Just one day after laying off dozens of employees and shuttering four clinics, officials from Golden Gate Community Health issued an ultimatum — give us money, or else we’re gone for good.
“After thoroughly researching and examining our options, we made the difficult decision to close our health centers,” said Therese Wilson, GGCH’s president and CEO in a news release Tuesday. “The Board of Trustees will work to obtain financing in the hopes of reopening as soon as possible.”
With $800,000, board members said GGCH could immediately reopen for several more weeks. With an extra $1.2 million, board members said the organization could reopen for the long term.
But clinic officials are not optimistic.
“I think that chance is extremely slim, because we’ve been in trouble for months,” said Andrea Porter, GGCH’s hired attorney. “We’ve gone out to the community and the money is just not there.” If last-ditch fundraising efforts don’t work, the organization expects to file Chapter 11 bankruptcy in a matter of weeks, Porter said.
The appeal for funds and the clinic closures come after the organization lost the right to use the Planned Parenthood name in August, and after many major donors began migrating to nearby affiliates in support of expanding into GGCH’s territories.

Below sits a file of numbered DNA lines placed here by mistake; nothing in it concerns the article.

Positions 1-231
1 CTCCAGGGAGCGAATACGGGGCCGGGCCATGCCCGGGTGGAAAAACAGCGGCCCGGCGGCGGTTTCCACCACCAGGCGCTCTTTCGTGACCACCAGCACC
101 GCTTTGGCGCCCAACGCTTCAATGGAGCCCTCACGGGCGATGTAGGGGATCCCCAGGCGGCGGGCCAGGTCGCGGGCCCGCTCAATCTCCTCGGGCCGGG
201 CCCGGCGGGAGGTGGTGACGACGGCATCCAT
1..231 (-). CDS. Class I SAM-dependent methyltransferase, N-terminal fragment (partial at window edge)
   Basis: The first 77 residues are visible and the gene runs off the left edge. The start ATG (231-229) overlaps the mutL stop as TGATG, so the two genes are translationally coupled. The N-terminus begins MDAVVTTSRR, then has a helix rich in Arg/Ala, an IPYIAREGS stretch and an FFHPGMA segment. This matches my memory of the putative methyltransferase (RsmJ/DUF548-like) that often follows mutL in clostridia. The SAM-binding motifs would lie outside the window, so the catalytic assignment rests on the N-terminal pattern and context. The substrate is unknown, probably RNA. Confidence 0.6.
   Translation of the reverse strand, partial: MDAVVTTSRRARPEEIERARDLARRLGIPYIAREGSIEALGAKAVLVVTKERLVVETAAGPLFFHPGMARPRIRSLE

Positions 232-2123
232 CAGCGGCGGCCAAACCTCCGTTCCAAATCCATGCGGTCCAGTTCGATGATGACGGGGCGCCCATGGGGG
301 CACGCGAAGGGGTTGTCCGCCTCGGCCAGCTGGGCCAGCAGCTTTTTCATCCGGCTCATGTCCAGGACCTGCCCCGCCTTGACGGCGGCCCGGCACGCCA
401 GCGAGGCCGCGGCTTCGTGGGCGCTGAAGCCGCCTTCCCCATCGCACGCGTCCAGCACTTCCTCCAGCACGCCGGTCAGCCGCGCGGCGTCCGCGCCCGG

Under former CEO Dian Harrison, the organization lost $2.8 million during the 2008-2009 tax year and had not broken even since 2005-2006.
After the disaffiliation, the organization renamed itself Golden Gate Community Health and hired forensic accountants to examine its books. They found evidence of financial mismanagement, Wilson said. In response, the organization changed its accounting practices and reduced operating costs by 33 percent, or $600,000 per month. Then it launched a campaign to raise $1.5 million by the end of 2010.
But donations to GGCH continued to drop, while contributions to nearby Planned Parenthood affiliates nearly doubled.
“We normally raise a couple million dollars a year in private donations,” said Heather Estes, president of Planned Parenthood Shasta Pacific. “Since the disaffiliation, we’ve had a significant increase in fundraising. Year to date, since July, it’s about $1.3 million. Roughly double.”
The donations allowed the affiliates to expand more quickly into GGCH service areas.
A Planned Parenthood Shasta Pacific clinic opened Monday in Mill Valley, joining other locations in Concord, San Francisco, Marin, Mendocino and Sonoma counties. Planned Parenthood Mar Monte, based in San Jose, took over Alameda and San Mateo counties.
Despite the diminished support, Porter said GGCH had begun to break even on day-to-day operating expenses. But the organization still owes about $2 million to vendors and about $12 million in mortgage payments on clinic properties in Oakland, San Rafael, San Mateo and San Francisco. Just a week ago, the organization hosted an open house for donors.
“I think they were doing their best to reach out to their donors,” Estes said. “I would suspect that many donors simply wanted to move on.”
Delays in state patient reimbursements furthered the financial problems. By the end of February, officials realized they did not have enough money to continue paying staff into the month of March.